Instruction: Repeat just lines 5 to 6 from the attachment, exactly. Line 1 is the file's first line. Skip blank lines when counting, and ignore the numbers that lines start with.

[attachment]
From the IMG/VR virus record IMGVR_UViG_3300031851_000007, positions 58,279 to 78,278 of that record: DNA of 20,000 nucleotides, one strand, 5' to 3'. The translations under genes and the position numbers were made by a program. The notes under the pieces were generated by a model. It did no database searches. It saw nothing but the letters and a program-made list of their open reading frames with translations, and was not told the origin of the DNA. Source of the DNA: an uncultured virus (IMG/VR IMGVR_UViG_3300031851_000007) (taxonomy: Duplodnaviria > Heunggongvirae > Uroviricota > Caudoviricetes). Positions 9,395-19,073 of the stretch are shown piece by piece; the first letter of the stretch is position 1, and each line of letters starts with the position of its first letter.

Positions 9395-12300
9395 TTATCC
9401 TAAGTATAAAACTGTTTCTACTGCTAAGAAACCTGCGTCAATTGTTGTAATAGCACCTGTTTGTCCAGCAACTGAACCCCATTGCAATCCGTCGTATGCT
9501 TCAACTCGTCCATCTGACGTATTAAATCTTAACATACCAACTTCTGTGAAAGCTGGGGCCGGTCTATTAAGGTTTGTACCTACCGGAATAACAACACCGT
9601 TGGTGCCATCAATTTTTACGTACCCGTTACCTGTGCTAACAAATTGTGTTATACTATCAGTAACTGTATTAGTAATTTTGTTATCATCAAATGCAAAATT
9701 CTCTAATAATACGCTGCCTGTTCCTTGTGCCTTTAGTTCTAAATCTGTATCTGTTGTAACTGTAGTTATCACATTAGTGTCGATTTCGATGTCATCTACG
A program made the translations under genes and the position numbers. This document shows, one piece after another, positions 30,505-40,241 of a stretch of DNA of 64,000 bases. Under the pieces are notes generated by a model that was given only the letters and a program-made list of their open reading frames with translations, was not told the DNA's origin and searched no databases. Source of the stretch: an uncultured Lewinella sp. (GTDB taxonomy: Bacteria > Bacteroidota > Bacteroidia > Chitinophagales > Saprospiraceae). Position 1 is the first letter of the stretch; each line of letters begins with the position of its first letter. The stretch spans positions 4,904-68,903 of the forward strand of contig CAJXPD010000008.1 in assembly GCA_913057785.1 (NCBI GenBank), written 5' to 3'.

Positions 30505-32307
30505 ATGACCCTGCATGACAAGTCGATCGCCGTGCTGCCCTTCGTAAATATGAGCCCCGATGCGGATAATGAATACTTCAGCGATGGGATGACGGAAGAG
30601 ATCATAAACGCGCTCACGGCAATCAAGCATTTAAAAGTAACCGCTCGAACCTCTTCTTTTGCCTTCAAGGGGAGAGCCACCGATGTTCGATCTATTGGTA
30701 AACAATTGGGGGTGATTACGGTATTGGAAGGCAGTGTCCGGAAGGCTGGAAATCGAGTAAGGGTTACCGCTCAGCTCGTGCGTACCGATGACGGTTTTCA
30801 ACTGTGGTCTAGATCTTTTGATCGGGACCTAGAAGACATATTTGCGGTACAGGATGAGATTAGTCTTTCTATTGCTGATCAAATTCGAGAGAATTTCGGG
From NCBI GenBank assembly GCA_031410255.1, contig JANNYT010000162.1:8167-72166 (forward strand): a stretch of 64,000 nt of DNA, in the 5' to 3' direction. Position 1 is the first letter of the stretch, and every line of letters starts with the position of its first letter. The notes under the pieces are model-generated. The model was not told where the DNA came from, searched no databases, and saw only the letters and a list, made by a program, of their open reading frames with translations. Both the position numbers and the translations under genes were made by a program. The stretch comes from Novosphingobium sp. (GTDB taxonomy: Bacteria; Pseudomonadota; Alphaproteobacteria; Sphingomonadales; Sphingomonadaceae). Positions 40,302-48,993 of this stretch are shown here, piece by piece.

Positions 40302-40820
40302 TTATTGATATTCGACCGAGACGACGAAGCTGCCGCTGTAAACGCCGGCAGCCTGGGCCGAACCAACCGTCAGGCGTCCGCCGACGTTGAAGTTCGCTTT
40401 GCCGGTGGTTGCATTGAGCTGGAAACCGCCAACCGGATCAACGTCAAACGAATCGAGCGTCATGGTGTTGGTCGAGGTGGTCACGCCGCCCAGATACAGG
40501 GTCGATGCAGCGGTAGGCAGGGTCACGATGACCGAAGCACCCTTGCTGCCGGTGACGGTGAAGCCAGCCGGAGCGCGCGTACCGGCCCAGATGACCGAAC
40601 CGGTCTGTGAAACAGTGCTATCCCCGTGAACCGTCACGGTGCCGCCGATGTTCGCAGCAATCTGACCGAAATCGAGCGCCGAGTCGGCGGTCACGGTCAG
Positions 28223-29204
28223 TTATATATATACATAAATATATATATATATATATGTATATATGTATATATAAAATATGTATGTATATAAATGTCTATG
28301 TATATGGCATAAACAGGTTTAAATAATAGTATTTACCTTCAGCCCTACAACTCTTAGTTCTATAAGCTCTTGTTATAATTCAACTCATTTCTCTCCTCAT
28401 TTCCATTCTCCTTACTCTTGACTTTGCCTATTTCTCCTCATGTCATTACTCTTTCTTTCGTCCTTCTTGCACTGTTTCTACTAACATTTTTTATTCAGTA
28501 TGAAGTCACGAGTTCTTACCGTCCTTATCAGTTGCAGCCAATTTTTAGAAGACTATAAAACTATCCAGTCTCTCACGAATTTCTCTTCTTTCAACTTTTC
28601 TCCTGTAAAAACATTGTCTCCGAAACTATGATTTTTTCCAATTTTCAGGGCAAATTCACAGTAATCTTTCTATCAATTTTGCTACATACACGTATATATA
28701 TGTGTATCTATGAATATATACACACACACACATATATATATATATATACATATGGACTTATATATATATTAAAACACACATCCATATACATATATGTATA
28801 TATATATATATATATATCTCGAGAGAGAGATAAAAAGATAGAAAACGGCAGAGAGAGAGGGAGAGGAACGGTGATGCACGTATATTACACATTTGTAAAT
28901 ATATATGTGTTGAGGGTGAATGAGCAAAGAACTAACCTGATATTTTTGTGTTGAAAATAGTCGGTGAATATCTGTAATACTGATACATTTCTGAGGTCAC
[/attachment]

9501 TCAACTCGTCCATCTGACGTATTAAATCTTAACATACCAACTTCTGTGAAAGCTGGGGCCGGTCTATTAAGGTTTGTACCTACCGGAATAACAACACCGT
9601 TGGTGCCATCAATTTTTACGTACCCGTTACCTGTGCTAACAAATTGTGTTATACTATCAGTAACTGTATTAGTAATTTTGTTATCATCAAATGCAAAATT